Golf Course Management

APR 2019

Golf Course Management magazine is dedicated to advancing the golf course superintendent profession and helping GCSAA members achieve career success.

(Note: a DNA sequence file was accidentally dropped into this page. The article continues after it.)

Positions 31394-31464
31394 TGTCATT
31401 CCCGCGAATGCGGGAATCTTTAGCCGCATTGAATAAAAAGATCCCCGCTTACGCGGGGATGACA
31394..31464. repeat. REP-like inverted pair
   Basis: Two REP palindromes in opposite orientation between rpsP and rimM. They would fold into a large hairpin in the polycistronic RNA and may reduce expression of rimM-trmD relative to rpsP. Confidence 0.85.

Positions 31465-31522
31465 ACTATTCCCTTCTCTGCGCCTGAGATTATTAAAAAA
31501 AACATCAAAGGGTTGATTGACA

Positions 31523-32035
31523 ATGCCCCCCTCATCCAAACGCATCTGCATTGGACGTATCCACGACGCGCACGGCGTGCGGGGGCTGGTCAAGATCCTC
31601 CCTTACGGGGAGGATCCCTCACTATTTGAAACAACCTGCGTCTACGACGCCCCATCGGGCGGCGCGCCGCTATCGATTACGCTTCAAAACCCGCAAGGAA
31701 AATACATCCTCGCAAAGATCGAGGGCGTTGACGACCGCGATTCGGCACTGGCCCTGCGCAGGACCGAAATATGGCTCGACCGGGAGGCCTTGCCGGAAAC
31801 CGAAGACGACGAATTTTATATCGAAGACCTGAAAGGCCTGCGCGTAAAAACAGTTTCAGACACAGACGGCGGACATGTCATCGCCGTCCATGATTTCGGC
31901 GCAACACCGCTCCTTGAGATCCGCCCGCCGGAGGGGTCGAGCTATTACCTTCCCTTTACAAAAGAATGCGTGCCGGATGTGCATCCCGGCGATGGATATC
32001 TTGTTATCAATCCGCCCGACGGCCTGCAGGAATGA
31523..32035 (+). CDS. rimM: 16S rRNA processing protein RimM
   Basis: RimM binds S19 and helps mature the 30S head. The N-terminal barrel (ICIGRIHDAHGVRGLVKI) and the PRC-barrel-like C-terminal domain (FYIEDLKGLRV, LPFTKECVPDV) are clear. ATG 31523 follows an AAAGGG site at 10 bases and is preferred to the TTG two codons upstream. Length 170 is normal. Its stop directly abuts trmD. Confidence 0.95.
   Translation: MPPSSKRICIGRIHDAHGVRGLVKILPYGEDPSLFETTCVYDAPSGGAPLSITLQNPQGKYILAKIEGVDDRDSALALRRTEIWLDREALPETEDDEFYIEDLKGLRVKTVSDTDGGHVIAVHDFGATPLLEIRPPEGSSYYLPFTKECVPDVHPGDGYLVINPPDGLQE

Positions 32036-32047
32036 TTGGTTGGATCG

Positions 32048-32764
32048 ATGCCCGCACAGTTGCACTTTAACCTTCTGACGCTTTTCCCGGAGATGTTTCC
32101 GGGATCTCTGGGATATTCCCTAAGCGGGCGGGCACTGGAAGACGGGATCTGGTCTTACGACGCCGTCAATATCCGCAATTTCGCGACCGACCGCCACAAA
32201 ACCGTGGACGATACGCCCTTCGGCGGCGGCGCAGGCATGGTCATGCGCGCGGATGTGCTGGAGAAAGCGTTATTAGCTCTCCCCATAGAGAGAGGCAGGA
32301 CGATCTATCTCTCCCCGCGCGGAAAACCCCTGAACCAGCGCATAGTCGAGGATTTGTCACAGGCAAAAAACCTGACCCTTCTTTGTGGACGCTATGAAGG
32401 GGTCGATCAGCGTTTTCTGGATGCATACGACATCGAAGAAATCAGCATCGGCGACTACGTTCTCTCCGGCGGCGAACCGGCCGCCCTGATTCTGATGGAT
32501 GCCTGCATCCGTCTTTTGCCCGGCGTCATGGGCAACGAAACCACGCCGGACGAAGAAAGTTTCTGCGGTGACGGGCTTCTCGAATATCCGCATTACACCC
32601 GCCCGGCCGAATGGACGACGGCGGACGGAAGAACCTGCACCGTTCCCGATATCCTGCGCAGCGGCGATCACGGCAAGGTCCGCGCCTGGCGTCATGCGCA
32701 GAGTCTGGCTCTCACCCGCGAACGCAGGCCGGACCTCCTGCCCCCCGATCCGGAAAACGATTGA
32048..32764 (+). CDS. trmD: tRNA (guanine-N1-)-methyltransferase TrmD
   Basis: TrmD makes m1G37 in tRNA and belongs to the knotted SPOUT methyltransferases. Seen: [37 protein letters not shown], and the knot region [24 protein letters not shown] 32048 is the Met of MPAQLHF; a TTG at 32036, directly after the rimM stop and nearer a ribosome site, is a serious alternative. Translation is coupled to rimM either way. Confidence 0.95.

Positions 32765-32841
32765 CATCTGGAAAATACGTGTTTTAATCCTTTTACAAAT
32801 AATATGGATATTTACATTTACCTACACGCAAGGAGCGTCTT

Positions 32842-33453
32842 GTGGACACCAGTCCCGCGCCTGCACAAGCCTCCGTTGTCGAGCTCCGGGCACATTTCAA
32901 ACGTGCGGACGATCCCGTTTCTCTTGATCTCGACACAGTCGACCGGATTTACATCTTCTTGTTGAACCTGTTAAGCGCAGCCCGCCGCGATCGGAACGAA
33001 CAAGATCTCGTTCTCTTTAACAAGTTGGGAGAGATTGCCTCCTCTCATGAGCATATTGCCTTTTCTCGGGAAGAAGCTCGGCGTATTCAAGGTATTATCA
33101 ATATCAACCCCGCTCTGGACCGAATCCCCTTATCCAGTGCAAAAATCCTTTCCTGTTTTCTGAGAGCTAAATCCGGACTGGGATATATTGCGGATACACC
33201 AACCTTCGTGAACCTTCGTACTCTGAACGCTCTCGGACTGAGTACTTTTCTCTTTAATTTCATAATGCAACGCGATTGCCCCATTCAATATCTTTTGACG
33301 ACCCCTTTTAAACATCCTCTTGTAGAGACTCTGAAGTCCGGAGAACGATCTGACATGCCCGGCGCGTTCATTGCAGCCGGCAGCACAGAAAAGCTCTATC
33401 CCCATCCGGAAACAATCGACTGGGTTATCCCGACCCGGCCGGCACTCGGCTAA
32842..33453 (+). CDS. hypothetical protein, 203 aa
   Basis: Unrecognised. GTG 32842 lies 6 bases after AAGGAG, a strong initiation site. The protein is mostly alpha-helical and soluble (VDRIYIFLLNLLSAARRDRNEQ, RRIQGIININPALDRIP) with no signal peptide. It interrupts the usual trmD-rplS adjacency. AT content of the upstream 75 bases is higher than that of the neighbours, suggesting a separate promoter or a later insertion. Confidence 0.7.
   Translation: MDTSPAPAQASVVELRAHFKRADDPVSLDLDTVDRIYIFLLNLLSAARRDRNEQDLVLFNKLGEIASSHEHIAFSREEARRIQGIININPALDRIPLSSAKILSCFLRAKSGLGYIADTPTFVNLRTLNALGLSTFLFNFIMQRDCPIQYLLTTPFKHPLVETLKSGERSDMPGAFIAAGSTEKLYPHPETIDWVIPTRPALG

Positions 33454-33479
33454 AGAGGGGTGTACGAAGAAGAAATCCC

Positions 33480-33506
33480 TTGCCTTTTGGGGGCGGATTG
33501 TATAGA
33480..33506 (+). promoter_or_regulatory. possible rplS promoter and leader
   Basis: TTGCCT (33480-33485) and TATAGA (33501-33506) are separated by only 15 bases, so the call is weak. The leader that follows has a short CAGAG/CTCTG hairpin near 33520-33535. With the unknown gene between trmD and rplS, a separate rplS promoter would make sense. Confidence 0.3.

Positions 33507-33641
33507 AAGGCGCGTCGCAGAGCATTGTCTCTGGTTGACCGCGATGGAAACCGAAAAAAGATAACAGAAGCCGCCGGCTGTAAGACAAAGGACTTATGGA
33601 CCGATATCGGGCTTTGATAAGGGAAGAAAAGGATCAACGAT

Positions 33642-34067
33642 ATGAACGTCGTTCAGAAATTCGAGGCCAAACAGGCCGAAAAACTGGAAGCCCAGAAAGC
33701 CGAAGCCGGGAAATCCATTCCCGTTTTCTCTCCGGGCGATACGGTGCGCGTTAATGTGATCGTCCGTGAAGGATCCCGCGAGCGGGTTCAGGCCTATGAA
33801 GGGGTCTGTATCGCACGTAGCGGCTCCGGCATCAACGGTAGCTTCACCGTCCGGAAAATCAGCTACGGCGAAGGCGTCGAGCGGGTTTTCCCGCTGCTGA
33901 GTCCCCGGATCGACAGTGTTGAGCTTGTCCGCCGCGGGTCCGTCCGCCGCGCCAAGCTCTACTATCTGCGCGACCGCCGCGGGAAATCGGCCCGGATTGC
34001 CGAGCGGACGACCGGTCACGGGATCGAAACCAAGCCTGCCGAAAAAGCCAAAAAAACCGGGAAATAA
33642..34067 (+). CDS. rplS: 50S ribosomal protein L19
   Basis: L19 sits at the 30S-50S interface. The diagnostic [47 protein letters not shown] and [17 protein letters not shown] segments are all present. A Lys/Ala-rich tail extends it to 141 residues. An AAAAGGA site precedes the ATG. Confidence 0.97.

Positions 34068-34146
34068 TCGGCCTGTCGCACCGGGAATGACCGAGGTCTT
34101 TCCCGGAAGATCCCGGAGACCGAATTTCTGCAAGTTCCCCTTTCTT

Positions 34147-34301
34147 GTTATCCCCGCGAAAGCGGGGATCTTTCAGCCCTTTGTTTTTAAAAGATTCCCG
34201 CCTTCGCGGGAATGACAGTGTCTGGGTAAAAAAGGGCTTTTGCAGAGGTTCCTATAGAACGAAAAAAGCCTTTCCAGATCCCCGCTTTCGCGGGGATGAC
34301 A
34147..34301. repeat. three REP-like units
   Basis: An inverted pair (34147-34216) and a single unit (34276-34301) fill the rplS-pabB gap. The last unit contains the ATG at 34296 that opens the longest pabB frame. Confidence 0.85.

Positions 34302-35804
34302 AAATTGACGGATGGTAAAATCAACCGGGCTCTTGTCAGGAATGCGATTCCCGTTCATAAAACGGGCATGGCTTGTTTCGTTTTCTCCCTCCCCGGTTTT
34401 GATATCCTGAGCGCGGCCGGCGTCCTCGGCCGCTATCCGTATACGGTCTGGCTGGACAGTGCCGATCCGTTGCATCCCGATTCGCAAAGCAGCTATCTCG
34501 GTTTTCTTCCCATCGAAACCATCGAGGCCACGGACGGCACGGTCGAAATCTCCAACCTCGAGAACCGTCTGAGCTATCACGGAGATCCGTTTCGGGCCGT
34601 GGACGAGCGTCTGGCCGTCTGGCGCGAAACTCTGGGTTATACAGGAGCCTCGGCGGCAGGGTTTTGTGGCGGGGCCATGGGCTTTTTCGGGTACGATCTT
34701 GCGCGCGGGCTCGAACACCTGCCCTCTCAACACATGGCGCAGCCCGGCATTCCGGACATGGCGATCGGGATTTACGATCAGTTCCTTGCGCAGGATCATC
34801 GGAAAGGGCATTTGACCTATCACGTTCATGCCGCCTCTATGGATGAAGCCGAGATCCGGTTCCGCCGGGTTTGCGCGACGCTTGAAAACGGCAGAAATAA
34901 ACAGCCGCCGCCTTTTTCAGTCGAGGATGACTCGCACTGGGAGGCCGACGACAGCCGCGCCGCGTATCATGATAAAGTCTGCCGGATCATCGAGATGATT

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108 GOLF COURSE MANAGEMENT 04.19 John Mascaro President of Turf-Tec International This ash tree was located on the ninth hole of a golf course, on the left side of the green. Located in Wisconsin, the golf course has suffered from extensive damage by the emerald ash borer, which was placed on the national invasive species list for killing hundreds of millions of ash trees in North America. All the trees on the course were transplanted there more than 40 years ago from nearby land that belonged to the owner's grandfather. This tree is thought to be around 45 years old. The object in the center of the tree is a golf ball, which, judging from its solid center, was wedged between two branches about 25 years ago. Since the golfer never found his ball, the ash tree eventu- ally grew around it, entombing the ball inside the tree. When the golf course decided to remove most of its ash trees to prevent infestation by the emerald ash borer, the superintendent cut through the tree with a chain saw, reveal- ing a perfectly sliced golf ball. Cutting one inch higher or lower would have left the ball forever hidden within the tree. The owner cut out a section of the stump containing the ball in order to display it in the clubhouse. Photo submitted by John Pfeiffer, the owner of Far Vu Golf Course in Oshkosh, Wis. Zachary Werner serves as superintendent at Far Vu. If you'd like to submit a photograph for John Mascaro's Photo Quiz, please send it to: John Mascaro, 1471 Capital Circle NW, Suite #13, Tallahassee, FL 32303, or email it to If your photograph is selected, you will receive full credit. All photos submitted become property of GCM and GCSAA. This uneven turf was caused by a bulldozer rolling across this green. Now, before you jump to the conclusion that this was vandalism, rest assured it was not. This golf course had planted Champion bermudagrass into its Tifdwarf greens using a no-till method several years before this photo was taken. The course got enough funding for a full rebuild of all the green com- plexes, a project that included bunker work and a new irrigation system. Since some of the existing soil would be reused in the reconstruction, the course used a bulldozer to remove surface layers of soil and grass on the greens so the bermudagrass would not contaminate the new turf areas. After the top layer was removed, the greens were excavated down to the base. New drain lines, gravel and a USGA greens mix were then reinstalled, and the greens were sprigged with TifEagle bermudagrass. Before the rebuilding process took place, the superintendent decided to have a little fun with the bulldozer, and these photos show the result. Photo submitted by Gary Morris, a retired golf course superintendent in Oxford, Miss., and a 28-year GCSAA member. (photo quiz answers) PROBLEM PROBLEM (b) (a) Presented in partnership with

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